Cyber security is a never-ending journey


Building Australia’s defensive and offensive cyber capability is crucial to protecting our economic and security interests.

Cyber security has become a cross-cutting issue for government, private sector organisations and the not-for-profit sector.

Every organisation uses technology – whether in service delivery, product development, manufacturing or in a multitude of other instances.

However, many companies don’t fully appreciate how tech heavy they actually are.

Indeed, technology is one of the few factor areas where organisations can gain significant productivity benefits.

Not every organisation realises this and subsequently, not enough have a technology strategy.

Without a roadmap on how and where to invest in new and emerging technologies, it’s difficult to consider the cyber security package which will enable the use of such enabling technology in a safe, secure and trustworthy way.

A cyber security strategy needs to place resilience from cyber attack at its core.

Thinking people and systems can be fully protected is a misnomer.

Cyber security is a never-ending journey where acknowledgement is needed that a desired state of protection can never be maintained.

Cyber attacks, whether by nation-state actors or serious and organised criminals, are constantly being directed at a range of computer networks, including government systems.

Effectively securing these systems, and the data within them, is therefore a matter of national security and sovereignty.

As evidenced by the projects arising from the federal government’s cyber security strategy, strengthened partnerships among all levels of government are essential in order to deliver a comprehensive cyber security strategy for Australia.

Much work needs to be done in concert with state and territory counterparts to ensure the provision of essential services whose delivery is dependent on the safe and secure operation of their cyber systems.

Government has a clear leadership role, but the wider commercial ecosystem, the not-for-profit sector and all consumers need to foster innovation to detect and address cyber threats.

A key part of securing our digital assets is in training and education.

While all internet users need the tools and techniques to become good digital citizens, ensuring their own (and those they transact with) good user experiences, we also need to focus on providing high-end technical training to those designated to protecting Australia’s critical infrastructure.

Much of the hardware and software originally developed to facilitate our interconnected digital environment has prioritised efficiency, cost and the convenience of the end user.

Unfortunately, security is often an after-thought and in some instances not thought of at all.

While a utopian view is to ensure vulnerabilities are discovered and addressed during design and manufacture, we need a large cohort of specialists who can identify hardware and software weaknesses in existing systems.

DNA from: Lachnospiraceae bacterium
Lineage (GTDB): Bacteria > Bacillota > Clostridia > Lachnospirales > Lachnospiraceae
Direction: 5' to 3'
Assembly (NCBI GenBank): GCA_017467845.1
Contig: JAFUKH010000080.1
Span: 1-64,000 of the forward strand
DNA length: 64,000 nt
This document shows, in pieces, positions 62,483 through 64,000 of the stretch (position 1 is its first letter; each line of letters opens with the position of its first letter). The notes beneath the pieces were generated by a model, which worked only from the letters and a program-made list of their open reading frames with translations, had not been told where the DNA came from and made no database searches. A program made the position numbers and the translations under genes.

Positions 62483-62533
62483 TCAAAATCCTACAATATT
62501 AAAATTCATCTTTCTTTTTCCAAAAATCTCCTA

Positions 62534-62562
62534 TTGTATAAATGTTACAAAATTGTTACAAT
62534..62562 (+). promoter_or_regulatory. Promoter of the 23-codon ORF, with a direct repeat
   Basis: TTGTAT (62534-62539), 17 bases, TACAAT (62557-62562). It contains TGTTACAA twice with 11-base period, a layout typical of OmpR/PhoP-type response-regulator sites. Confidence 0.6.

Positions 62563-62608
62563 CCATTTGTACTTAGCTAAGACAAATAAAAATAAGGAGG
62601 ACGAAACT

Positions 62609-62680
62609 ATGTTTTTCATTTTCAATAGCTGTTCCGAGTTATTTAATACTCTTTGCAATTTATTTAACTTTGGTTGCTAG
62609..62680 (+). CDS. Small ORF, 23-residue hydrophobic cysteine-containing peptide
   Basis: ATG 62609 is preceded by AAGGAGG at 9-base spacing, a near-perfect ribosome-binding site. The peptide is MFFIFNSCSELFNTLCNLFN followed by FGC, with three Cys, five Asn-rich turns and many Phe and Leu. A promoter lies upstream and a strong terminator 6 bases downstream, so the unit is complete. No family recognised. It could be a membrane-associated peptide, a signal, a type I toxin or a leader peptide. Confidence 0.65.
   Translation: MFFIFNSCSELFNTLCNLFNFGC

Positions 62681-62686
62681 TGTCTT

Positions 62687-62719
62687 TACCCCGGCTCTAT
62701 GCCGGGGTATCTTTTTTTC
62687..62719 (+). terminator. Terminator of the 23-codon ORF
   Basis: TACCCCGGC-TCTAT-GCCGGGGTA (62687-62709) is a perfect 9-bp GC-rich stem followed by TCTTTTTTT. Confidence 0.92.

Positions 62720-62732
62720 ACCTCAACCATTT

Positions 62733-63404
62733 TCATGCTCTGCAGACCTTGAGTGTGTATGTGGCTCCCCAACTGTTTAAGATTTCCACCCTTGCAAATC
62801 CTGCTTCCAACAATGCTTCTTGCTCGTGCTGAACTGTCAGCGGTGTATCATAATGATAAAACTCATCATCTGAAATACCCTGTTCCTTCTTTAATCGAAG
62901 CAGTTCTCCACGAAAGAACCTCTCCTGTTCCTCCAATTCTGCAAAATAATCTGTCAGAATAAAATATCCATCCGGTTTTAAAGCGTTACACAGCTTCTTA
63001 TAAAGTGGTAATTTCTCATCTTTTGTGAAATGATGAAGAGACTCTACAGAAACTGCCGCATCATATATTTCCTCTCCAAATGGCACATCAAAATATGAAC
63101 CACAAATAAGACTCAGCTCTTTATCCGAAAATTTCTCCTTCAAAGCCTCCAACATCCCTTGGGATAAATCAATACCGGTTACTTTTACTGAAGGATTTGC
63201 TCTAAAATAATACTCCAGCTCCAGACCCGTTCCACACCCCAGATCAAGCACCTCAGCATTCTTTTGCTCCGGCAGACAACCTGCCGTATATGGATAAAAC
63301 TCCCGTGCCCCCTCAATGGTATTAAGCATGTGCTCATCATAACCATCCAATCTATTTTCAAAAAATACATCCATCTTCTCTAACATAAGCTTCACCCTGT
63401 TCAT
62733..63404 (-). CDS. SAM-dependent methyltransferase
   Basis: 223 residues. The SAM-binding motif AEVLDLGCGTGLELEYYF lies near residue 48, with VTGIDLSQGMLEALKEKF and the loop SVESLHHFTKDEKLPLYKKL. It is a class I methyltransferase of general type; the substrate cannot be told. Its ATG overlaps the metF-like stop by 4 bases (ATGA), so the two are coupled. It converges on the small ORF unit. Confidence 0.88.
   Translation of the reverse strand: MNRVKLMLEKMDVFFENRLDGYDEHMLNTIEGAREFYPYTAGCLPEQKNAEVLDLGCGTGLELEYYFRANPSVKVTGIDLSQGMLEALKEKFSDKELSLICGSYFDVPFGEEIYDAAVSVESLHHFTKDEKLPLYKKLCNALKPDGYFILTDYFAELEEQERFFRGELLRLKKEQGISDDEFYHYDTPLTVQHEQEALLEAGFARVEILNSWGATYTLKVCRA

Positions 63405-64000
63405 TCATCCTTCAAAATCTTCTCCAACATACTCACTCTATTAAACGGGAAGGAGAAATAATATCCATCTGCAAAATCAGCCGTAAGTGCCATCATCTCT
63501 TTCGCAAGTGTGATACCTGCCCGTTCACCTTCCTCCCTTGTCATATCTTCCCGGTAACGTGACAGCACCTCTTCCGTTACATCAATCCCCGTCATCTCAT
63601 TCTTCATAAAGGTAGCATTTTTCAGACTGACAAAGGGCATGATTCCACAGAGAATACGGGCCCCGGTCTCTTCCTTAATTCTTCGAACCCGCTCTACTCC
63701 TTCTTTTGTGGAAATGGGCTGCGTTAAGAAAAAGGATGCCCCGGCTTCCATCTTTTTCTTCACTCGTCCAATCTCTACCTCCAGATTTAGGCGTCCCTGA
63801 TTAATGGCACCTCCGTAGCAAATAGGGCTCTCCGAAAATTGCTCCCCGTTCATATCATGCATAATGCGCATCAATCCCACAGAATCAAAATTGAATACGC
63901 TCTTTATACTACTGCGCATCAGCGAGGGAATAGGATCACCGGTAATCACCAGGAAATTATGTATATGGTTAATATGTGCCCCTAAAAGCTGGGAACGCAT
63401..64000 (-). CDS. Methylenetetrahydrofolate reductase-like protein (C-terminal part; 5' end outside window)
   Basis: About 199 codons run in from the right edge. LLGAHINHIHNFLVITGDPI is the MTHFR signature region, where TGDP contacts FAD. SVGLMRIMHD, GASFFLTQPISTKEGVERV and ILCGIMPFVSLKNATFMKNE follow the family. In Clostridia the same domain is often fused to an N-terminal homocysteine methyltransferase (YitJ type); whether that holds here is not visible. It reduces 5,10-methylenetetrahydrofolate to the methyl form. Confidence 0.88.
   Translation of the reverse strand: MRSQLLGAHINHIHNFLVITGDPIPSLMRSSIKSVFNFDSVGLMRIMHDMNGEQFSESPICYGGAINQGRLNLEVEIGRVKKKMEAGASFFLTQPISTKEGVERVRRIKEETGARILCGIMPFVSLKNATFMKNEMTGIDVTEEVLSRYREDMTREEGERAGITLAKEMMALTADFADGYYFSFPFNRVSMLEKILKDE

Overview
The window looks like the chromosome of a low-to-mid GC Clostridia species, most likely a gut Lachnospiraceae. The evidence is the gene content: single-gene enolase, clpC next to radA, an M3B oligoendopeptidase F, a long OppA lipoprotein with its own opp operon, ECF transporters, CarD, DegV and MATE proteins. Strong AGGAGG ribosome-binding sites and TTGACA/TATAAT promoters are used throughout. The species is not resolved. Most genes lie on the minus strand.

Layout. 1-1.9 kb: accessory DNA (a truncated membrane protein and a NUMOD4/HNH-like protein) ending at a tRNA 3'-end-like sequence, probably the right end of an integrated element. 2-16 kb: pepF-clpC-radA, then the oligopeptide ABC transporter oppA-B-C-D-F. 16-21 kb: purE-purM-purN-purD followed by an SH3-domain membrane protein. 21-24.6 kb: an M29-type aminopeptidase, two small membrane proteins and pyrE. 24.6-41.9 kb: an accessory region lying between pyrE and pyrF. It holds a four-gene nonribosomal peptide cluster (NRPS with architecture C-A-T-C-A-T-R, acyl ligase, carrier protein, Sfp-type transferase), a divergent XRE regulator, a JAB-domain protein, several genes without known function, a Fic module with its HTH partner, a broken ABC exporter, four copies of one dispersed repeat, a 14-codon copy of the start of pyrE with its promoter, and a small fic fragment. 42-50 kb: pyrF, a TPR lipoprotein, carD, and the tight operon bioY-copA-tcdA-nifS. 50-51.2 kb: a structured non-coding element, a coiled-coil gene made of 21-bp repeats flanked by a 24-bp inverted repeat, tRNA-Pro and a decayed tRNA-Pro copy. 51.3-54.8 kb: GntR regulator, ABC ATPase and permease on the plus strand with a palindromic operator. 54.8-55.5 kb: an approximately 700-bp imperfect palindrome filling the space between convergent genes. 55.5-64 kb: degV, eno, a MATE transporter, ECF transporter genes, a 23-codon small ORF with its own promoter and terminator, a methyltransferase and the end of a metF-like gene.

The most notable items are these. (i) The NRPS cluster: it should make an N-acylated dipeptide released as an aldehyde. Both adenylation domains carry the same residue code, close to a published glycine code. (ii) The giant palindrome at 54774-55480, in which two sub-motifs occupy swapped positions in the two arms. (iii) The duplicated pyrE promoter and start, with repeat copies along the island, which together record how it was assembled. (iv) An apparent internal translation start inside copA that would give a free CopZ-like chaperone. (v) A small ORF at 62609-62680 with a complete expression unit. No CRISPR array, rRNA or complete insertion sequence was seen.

Such technical training needs to focus on all aspects of the internet beyond traditional computers and mobile phones into “smart”systems, sensors the broader ‘internet of things’ and critical infrastructure protection.

This includes internet enabled systems and technologies which underpin our daily lives, such as power grids, air traffic control systems, satellites, medical technologies, industrial plants and traffic lights.

Through training and education, UNSW Canberra Cyber is working to combat threats to national security, the economy and the safety of individuals due to the exploitation of information systems and the proliferation of social media platforms.

Organisations also need to have a broader commitment to the online eco-system.

It is one thing ensuring their own information, networks and staff are protected from online threats, but much more work needs to be done to protect all consumers.

If a customer has their trust and confidence diminished through a bad online user experience, then they will be reticent to perform other online transactions.

This is to the detriment of all organisations, whether it be online delivery of government services, e-commerce transactions or simply information portals.

For many organisations a cyber incident will be inevitable, so planning for incident response is of equal importance to other technical measures, such as penetration testing and patching; and non-technical measures, such as privacy policies.

The organisations which win in the future will use technology to provide the goods and services consumers want in an efficient manner.

Those organisations will only continue to win if they embed online trust, safety and confidence into all their processes.

Trust and safety through cyber security will become the economic and security currency for Australia.

​Nigel Phair is director of UNSW Canberra Cyber.

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